Benevides’s Ranch

Michael has a BA in History & American Studies and an MSc in American History from the University of Edinburgh. He comes from a proud military family and has spent most of his career as an educator in the Middle East and Asia. His passion is travel, and he seizes any opportunity to share his experiences in the most immersive way possible, whether at sea or on the land.

Part of our in-depth series exploring the forts of Comancheria

June 15, 1850; San Ygnacio, Texas: Early in June 1850, Comanches raided in Webb County, Texas, in the vicinity of Laredo, and many Mexican settlers fled to town for protection. Capt. John S, Ford ordered Lt. Andrew J. Walker out to intercept the raiders. Walker made camp near Laredo, where he got word of another depredation, said to have occurred farther down the Rio Grande.

Walker hurried downstream with about twenty rangers. He picked up an Indian trail that led to Don Basilio Benevides's Ranch, about twenty miles south of Laredo and about a dozen miles north of present-day San Ygnacio. When the rangers arrived, seven Comanches were still near the ranch, using Benevides's own corral to select their remounts then herding them along a bend in the river. When Walker charged, the Indians headed east, away from the river.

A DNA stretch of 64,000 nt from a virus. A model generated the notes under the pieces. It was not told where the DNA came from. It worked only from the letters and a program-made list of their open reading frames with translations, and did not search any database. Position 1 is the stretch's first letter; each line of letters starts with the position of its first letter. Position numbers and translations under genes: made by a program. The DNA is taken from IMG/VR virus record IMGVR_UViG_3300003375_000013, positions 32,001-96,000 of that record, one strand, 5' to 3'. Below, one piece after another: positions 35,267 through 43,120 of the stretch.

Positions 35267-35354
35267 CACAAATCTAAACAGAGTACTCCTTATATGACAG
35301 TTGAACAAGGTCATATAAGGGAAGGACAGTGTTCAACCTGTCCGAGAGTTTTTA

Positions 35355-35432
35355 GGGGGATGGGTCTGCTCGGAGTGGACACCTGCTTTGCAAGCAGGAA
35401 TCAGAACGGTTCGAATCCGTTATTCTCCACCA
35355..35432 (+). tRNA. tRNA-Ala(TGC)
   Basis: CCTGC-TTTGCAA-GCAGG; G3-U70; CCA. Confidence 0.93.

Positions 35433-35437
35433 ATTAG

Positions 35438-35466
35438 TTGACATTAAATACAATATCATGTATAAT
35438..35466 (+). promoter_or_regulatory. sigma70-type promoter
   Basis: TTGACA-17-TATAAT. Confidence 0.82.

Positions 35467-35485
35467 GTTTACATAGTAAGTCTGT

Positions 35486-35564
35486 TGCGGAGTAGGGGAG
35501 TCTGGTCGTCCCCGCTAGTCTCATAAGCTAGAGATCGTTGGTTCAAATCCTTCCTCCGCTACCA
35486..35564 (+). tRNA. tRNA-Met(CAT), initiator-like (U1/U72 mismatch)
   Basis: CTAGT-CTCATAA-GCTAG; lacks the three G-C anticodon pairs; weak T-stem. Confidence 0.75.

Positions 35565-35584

After a chase of one and a half miles, Walker caught up to the raiders. Ed Stevens, a former sheriff of Bexar County, rode up to one warrior, who turned and shot an arrow into Stevens's head at the same time as Stevens shot the Indian in the face. Jose Morales chased down another dismounted warrior and rode over him with his horse three times before shooting him dead.

The pursuit continued for a few more miles, with the rangers killing or fatally wounding all seven Comanches. Morales helped Stevens pull the arrow from his head, which had pierced his scalp and bent around the curve of his skull. The blood gushed out of what appeared to be a fatal wound, but Morales bound the area tightly with his handkerchief and stopped the blood flow. Stevens survived.

The rangers caught one badly wounded Indian and took him to Benevides's home with the intention of trying to save him. Both of his hips were smashed, however, and the Texans figured he would not recover. None of the rangers wanted the job of putting him out of his misery, so a Mexican muleteer named Lorenzo performed the task. Most of Benevides's horses were recovered, and the rangers received thanks from many of the locals.

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